“Mr. Corzine said he understood the request and would have someone in his organization review it,” Genova said. The bank then “e-mailed a proposed draft letter to Mr. Corzine.”
Ferber said she resisted the bank’s efforts to obtain a letter assuring that the firm was complying with rules to segregate customers’ collateral, saying the language in drafts provided by JPMorgan were too broad.
“I then spoke to the person in Chicago whom JPMorgan identified in the certificate and was given the understanding that she would sign the certificate if it were limited to the two transactions the bank had expressed interest in,” she said. Ferber didn’t identify the individual in Chicago.
At one point, Barry Zubrow, JPMorgan’s chief risk officer, personally called Corzine to seek assurances that the funds belonged to MF Global, according to the House memo.
Corzine, 64, told lawmakers last year the firm’s back-office staff had “explicitly” informed him that the $175 million transfer made before the bankruptcy filing was legal.
“I never gave any instruction to misuse customer funds, I never intended anyone at MF Global to misuse customer funds and I don’t believe that anything I said could reasonably have been interpreted as an instruction to misuse customer funds,” Corzine told lawmakers in December.
JPMorgan dealt with Ferber and Dennis Klejna, MF Global’s deputy general counsel, on Oct. 28 and Oct. 29 as the bank sought to secure the letter. On Oct. 28, Klejna told JPMorgan the transfer complied with federal rules and “represented excess funds belonging to MF Global,” Genova said.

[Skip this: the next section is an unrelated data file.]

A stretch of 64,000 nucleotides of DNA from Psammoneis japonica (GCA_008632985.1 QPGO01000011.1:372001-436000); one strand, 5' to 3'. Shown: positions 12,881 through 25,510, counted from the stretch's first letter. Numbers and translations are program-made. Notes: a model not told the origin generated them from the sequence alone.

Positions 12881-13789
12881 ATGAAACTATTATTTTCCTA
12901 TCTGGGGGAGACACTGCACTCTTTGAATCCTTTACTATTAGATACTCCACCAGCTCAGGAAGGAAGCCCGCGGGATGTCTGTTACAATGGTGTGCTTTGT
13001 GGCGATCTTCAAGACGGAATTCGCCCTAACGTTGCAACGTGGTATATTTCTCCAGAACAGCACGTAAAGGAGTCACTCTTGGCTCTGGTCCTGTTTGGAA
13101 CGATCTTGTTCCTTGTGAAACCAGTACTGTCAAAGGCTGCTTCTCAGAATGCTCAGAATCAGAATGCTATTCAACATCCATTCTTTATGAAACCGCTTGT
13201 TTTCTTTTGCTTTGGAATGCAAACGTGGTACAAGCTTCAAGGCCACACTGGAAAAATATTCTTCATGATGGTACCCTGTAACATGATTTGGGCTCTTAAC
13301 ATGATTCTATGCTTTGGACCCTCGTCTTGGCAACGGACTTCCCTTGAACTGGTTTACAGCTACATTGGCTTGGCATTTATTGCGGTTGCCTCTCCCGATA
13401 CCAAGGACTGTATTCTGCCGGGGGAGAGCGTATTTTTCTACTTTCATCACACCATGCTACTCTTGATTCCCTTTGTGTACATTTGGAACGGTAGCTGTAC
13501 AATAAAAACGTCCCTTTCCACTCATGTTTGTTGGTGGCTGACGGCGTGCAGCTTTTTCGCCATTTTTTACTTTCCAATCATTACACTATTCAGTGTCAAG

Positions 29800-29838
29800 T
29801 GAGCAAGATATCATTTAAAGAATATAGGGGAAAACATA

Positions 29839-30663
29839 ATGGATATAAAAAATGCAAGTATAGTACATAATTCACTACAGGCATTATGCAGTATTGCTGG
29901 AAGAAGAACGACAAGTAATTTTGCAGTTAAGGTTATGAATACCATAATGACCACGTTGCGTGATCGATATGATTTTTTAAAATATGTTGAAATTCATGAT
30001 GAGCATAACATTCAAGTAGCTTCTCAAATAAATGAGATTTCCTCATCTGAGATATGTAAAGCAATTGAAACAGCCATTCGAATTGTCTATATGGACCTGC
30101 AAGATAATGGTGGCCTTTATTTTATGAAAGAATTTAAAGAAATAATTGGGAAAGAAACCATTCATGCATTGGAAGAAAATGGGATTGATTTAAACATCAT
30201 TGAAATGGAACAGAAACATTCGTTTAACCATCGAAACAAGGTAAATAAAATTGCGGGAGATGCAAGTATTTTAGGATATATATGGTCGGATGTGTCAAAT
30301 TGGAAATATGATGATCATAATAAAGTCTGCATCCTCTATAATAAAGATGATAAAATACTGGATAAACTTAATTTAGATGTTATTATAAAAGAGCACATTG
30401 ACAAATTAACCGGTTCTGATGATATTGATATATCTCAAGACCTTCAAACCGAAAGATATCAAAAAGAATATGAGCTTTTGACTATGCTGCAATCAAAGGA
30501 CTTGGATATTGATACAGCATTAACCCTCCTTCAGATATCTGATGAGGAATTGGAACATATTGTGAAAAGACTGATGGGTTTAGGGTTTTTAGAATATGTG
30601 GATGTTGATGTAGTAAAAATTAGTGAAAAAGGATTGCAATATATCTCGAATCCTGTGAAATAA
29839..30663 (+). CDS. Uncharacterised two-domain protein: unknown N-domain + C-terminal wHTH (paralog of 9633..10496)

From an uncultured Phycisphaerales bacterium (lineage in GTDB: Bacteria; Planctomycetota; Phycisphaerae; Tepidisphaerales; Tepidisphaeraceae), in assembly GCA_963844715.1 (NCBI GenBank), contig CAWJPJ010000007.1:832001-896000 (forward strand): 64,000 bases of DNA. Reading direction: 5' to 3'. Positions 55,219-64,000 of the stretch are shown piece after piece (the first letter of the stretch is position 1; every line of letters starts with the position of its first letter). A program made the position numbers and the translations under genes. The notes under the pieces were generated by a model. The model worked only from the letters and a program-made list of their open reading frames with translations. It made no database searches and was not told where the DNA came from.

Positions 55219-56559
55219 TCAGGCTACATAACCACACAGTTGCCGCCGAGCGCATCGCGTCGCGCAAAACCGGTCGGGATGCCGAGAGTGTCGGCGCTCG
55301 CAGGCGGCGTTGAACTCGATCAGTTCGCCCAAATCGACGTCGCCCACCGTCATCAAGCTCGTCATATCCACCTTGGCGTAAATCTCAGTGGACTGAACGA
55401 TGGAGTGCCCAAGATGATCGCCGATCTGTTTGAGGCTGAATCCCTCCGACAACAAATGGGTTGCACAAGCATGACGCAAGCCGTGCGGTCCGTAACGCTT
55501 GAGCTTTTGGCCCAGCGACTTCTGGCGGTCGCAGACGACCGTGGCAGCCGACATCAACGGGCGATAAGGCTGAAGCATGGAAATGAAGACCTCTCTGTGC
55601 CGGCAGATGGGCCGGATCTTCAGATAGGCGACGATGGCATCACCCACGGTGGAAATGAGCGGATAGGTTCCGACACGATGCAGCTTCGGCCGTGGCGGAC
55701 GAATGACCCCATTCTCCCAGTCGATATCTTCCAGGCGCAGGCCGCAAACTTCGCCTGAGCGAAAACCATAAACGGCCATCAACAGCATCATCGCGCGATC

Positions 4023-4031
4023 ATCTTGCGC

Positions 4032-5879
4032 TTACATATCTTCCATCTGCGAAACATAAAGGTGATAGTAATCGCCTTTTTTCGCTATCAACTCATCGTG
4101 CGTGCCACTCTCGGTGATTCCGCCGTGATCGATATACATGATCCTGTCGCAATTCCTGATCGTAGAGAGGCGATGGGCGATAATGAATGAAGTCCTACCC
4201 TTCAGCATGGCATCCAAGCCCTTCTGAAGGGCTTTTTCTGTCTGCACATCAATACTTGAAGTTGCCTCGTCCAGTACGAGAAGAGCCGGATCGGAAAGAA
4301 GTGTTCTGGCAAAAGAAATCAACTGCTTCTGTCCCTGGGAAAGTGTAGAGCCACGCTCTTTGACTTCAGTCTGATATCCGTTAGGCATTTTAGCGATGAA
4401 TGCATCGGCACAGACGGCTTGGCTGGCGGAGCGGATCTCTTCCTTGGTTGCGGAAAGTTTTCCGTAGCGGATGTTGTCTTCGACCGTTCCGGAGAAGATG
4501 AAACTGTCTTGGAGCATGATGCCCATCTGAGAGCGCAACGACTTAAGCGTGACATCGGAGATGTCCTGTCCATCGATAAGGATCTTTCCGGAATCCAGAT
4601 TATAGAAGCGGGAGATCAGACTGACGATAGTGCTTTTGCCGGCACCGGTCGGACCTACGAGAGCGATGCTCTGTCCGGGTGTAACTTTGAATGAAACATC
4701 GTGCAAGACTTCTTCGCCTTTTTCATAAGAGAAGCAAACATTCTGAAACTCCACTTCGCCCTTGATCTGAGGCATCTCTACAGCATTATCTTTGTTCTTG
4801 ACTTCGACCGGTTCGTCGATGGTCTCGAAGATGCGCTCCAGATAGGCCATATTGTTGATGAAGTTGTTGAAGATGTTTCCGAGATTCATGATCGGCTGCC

Klejna to Cooperate
Klejna “intends to fully cooperate with the government investigation of MF Global and feels it would be premature to respond to any press inquiries at this time,” Helen Kim, Klejna’s lawyer and a partner at Katten Muchin Rosenman LLP, said in an e-mail.
The next afternoon, Ferber told the firm the transfer “represented a withdrawal of MF Global’s own funds held in a customer segregated account, and that we therefore did not need to be concerned,” Genova said. After “some further discussion,” Ferber told JPMorgan’s representatives she would arrange to get a revised letter signed, Genova said.
After rejecting the first two drafts of the JPMorgan letter, Ferber said a third draft focused specifically on the two transfers was “in satisfactory form.” She then turned the matter over to a colleague and doesn’t recall further involvement, she said in her prepared remarks.
The letter was never returned to JPMorgan, according to Genova.